Crime and Punishment, Part Two - From “Old-Timers’ Tales of Fillmore” by Edith Moore Jarrett
Mason Bradfield's photo from San Quentin, 1916
Originally published in Ventura County Star-Free Press, January, 14, 1979
Crime and punishment were sometimes a bit mixed up as in the case of our Constable Owen Miller, said by the Ventura Free Press in 1899 to be “the best-known man in Ventura County.” He came here in 1888 by train from Pennsylvania and was raising cattle up Sespe Canyon by 1893. Around 1902 he owned the Central Hotel in town and rented out pack trains for trips to the Sespe Hot Springs and Lockwood Valley. By 1918, he was running for reelection as constable of Fillmore Township, and in 1918, his professional card in the Fillmore Herald advertised, “Private detective work of all kinds. Member National Detective Service Association.” One can hardly imagine our village needing a real live detective, but many did approve of his sideline. You see, he was said to be the town bootlegger, amused by his double role and frank about it to everybody but his boss, the county sheriff, who kept trying to catch him at it.
Haskell Schell, as a teen-ager, worked for Miller in his livery stable and heard some gleeful stories of his boss’s moonshine moonlighting. Seems that Miller told him that he had arrested a couple of local fellows and had to take them by train to the Ventura jail. He didn’t handcuff them, so when the train slowed for Santa Paula, the fellows jumped out the open window and ran away. Miller just leaned out and yelled, “Hey, you! Come back here!” which, of course they didn’t. “They’d have been locked up for 90 days,” he explained to Haskell, “and they were two of my best customers.”
Another time, on a similar errand, Miller told how he handcuffed a prisoner and kept a wary eye on him all the way. Why hadn’t he let him go, too? “He was my worst competitor, a bootlegger,” the constable chuckled. “It was good business to get that guy locked up for 90 days.”
Once when the Ventura sheriff decided that Miller had gone too far, he planned to sneak in unexpectedly and administer a little punishment himself. But someone had tipped off Miller, who removed the bottles from his little hotel and buried them all in the manure pile behind his stable. The sheriff searched the place in vain. No evidence.
After he had gone, Miller went out to uncover his cache. It had been a hot day, with the sun shining on the barnyard. You know what happened. Every bottle had burst from the heat. Even Miller got a good laugh out of the story when he told it himself.
Owen Miller's Central Hotel Owen Miller is below the lamp post. George Henley in back seat of 1907 Model N Ford.
[Miller had to deal with some big-time crime] in 1915 when Mason Bradfield shot George Henley in broad daylight right in front of the Orange Leaf Café. The two men had been feuding for years, both owning property up the narrow Big Sespe Canyon, for Henley was apparently uncooperative about a right-of-way through his brownstone quarry for Bradfield’s oil crew.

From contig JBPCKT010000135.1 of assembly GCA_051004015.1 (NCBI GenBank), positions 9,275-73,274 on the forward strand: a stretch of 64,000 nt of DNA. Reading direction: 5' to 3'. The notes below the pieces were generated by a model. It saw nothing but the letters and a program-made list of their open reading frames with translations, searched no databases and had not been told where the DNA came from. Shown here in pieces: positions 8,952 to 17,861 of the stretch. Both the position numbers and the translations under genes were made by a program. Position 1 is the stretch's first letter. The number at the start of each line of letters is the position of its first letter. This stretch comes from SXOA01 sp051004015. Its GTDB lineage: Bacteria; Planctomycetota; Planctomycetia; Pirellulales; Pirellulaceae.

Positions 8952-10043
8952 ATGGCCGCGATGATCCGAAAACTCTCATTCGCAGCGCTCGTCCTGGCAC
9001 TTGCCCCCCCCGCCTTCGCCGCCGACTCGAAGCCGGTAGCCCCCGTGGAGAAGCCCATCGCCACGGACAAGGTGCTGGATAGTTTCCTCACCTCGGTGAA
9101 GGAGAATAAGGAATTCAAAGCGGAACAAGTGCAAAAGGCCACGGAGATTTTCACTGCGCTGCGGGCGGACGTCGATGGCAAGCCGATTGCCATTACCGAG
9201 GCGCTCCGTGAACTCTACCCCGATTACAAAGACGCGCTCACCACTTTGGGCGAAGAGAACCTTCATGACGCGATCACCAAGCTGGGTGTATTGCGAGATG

That day little Lawrence Hinckley – [later] our artist in residence – happed to see the shooting. It scared him so badly that he fled to his father’s drugstore across the street, in the front door, out the back, and kept going.
“Buster” Brown, too, a little older than Lawrence, saw the bleeding Henley come staggering down the street, bellowing with pain and with Bradfield still trying to gun him down. About that time Constable Owen Miller popped out of his Central Hotel and, as soon as the revolver was emptied, arrested Bradfield and took it away from him.
Dr. Manning’ office was right there, upstairs, but Doc was out on a house call, so the bystanders loaded Henley into somebody’s spring wagon at the hitching rack, and “Buster” Brown earned his claim to fame because he got to hold one of Henley’s legs.
The hand-written Criminal Docket No. 1 of the Fillmore Justice Court notes on July 2, 1914, that Bradfield appeared before Judge Merton Barnes on a charge of “assault with intent to commit murder.” Bradfield had raised $10,000 bail and hired a couple of young Ventura attorneys, Gardner and Orr, to defend him.
The hearing had an amusing quirk, as told by the judge’s daughter, Barbara Barnes Jones. Dr. Osborn, called to testify concerning Henley’s wounds, was nettled by young Gardner’s cocky attitude and decided to show up that smart fellow, so laid it on him with answers in medical Latin. Gardner acted confused, then suddenly shook the good doctor by asking a long question in the same technical Latin. Dr. Osborn hadn’t known that Gardner had spent a few years in medical school before taking up law. Judge Barnes had a hard time keeping his face straight.
The Fillmore Herald reported that preliminary hearing in detail. The reporter, equally miffed by that smart young fellow from Ventura, commented a little acidly that “he ought to go far in his profession.” He did. Few in Ventura County have to be reminded that quick-witted Erle Stanley Gardner later became the internationally famous author of hundreds of best-selling novels based on legal doings.
After Bradfield got out of jail, Constable Miller, who had tangled with Henley, too, gave him back his gun and said, as he told it around town, “Next time, do a better job.”
Judge Merton Barnes